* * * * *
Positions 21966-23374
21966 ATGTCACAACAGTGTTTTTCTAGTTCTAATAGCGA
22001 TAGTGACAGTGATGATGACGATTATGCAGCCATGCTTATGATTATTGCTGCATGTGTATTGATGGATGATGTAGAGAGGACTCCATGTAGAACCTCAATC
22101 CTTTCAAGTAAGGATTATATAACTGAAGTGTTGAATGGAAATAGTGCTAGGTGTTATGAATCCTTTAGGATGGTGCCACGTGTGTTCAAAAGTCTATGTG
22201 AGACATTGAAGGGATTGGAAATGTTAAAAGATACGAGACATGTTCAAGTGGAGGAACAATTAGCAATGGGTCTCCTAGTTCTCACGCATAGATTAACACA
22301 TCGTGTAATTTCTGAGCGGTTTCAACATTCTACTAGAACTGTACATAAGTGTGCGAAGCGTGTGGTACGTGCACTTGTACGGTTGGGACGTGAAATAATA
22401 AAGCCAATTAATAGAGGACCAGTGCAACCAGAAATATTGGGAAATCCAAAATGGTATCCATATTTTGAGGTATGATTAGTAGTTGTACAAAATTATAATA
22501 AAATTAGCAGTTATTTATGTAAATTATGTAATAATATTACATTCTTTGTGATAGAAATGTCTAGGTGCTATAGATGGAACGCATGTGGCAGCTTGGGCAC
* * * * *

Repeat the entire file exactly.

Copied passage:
Positions 21966-23374
21966 ATGTCACAACAGTGTTTTTCTAGTTCTAATAGCGA
22001 TAGTGACAGTGATGATGACGATTATGCAGCCATGCTTATGATTATTGCTGCATGTGTATTGATGGATGATGTAGAGAGGACTCCATGTAGAACCTCAATC
22101 CTTTCAAGTAAGGATTATATAACTGAAGTGTTGAATGGAAATAGTGCTAGGTGTTATGAATCCTTTAGGATGGTGCCACGTGTGTTCAAAAGTCTATGTG
22201 AGACATTGAAGGGATTGGAAATGTTAAAAGATACGAGACATGTTCAAGTGGAGGAACAATTAGCAATGGGTCTCCTAGTTCTCACGCATAGATTAACACA
22301 TCGTGTAATTTCTGAGCGGTTTCAACATTCTACTAGAACTGTACATAAGTGTGCGAAGCGTGTGGTACGTGCACTTGTACGGTTGGGACGTGAAATAATA
22401 AAGCCAATTAATAGAGGACCAGTGCAACCAGAAATATTGGGAAATCCAAAATGGTATCCATATTTTGAGGTATGATTAGTAGTTGTACAAAATTATAATA
22501 AAATTAGCAGTTATTTATGTAAATTATGTAATAATATTACATTCTTTGTGATAGAAATGTCTAGGTGCTATAGATGGAACGCATGTGGCAGCTTGGGCAC